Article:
I don’t make this stuff up, people.
The jurisdiction issue was whether Bell Flavors, located in Illinois, could be sued for trade secret misappropriation in Ohio, where the employee allegedly obtained the trade secrets. The federal district court said no.
The key was that Bell Flavors did not travel to Ohio to recruit Sunderhaus or misappropriate the trade secrets in Ohio. Rather, Sunderhaus lawfully obtained the alleged trade secrets in Ohio, left to work for Bell Flavors in Illinois, and then allegedly provided the trade secrets to Bell Flavors in Illinois.
So, Gold Medal‘s holding is consistent with my “sub-rule” for personal jurisdiction in trade secrets cases. Under that sub-rule, there is no question Sunderhaus would be subject to jurisdiction in Ohio; he worked for the company there and allegedly obtained the trade secrets there. But Bell Flavors was not subject to jurisdiction in Ohio because it did not obtain or use the trade secrets in Ohio.
*UPDATE: This case ended up in the Northern District of Illinois, where the Defendants moved for summary judgment on the ground that the Glaze Pop recipe and “flavor profile” was not a trade secret. The court denied the motion, finding the evidence inconclusive on trade secret status, “one of the most elusive and difficult concepts in the law.” Gold Medal Prods. Co. v. Bell Flavors & Fragrance Inc., No. 1:17-CV-4084, 2018 WL 1135629, at *3 (N.D. Ill. March 2, 2018).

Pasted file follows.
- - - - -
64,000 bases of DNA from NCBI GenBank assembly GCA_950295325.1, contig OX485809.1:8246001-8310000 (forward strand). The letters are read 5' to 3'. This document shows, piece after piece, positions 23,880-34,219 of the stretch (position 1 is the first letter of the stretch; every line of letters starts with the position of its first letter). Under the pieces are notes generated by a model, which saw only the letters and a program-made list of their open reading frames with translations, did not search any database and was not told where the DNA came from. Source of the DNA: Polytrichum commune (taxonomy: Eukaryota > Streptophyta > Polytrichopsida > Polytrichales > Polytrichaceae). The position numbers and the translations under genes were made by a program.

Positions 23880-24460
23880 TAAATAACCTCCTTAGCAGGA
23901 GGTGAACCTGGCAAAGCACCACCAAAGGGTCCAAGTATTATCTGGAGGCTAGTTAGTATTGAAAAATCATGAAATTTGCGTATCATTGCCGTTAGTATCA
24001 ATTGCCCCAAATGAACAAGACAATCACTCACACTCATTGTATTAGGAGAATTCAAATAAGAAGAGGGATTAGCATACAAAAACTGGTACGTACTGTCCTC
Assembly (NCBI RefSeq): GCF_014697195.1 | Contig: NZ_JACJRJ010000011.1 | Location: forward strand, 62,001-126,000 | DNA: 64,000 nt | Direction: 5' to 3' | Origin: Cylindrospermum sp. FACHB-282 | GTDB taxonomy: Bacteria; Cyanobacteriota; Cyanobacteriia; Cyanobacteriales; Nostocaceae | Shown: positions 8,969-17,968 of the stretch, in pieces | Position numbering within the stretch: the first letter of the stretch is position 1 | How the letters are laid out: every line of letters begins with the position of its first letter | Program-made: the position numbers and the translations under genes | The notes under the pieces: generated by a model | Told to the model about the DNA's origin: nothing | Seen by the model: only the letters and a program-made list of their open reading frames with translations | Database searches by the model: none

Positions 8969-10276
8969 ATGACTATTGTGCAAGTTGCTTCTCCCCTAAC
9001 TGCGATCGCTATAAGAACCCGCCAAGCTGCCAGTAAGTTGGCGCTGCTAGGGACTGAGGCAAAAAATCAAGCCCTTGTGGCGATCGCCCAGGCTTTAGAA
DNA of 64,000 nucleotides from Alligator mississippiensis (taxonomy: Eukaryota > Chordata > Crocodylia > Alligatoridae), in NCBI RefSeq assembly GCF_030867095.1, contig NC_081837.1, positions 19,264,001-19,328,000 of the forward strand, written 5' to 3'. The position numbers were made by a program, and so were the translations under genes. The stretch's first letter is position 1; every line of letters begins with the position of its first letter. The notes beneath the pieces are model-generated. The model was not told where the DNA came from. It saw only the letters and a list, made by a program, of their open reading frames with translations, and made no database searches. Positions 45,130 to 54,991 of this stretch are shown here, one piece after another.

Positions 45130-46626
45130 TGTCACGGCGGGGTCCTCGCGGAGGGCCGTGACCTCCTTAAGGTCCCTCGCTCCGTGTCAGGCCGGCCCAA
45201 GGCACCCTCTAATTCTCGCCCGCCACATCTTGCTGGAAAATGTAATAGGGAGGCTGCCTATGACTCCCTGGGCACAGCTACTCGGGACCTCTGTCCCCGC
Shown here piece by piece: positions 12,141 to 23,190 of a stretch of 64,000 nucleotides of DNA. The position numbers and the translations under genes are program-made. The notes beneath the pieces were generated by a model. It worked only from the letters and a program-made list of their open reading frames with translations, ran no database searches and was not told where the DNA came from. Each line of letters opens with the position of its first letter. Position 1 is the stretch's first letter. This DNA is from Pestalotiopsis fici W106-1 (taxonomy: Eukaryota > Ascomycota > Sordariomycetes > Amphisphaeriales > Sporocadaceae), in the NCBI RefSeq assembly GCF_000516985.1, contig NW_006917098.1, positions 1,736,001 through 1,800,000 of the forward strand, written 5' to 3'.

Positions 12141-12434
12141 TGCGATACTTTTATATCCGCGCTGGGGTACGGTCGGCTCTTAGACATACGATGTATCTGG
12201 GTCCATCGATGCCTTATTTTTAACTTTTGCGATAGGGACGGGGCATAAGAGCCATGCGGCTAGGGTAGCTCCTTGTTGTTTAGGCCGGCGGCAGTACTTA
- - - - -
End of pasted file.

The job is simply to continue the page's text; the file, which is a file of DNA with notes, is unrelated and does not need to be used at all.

Promoting uniformity in trade secrets law?
As we’ve seen, the Defend Trade Secrets Act didn’t change the fact that the defendant has to be subject to personal jurisdiction in the state where you sue him for misappropriating your trade secrets. But did it change the law that will apply to your claim?
Not really. That’s because the Defend Trade Secrets Act is largely the same as the Uniform Trade Secrets Act that most states have adopted. I have to hedge a bit, because there are some differences.
Lawyers Alex Harrell and Michael Yim wrote an excellent article in the April 2017 Texas Bar Journal called The Defend Trade Secrets Act: Comparing the New Federal Statute with the UTSA. It provides a thorough and detailed comparison with the Uniform Trade Secrets Act.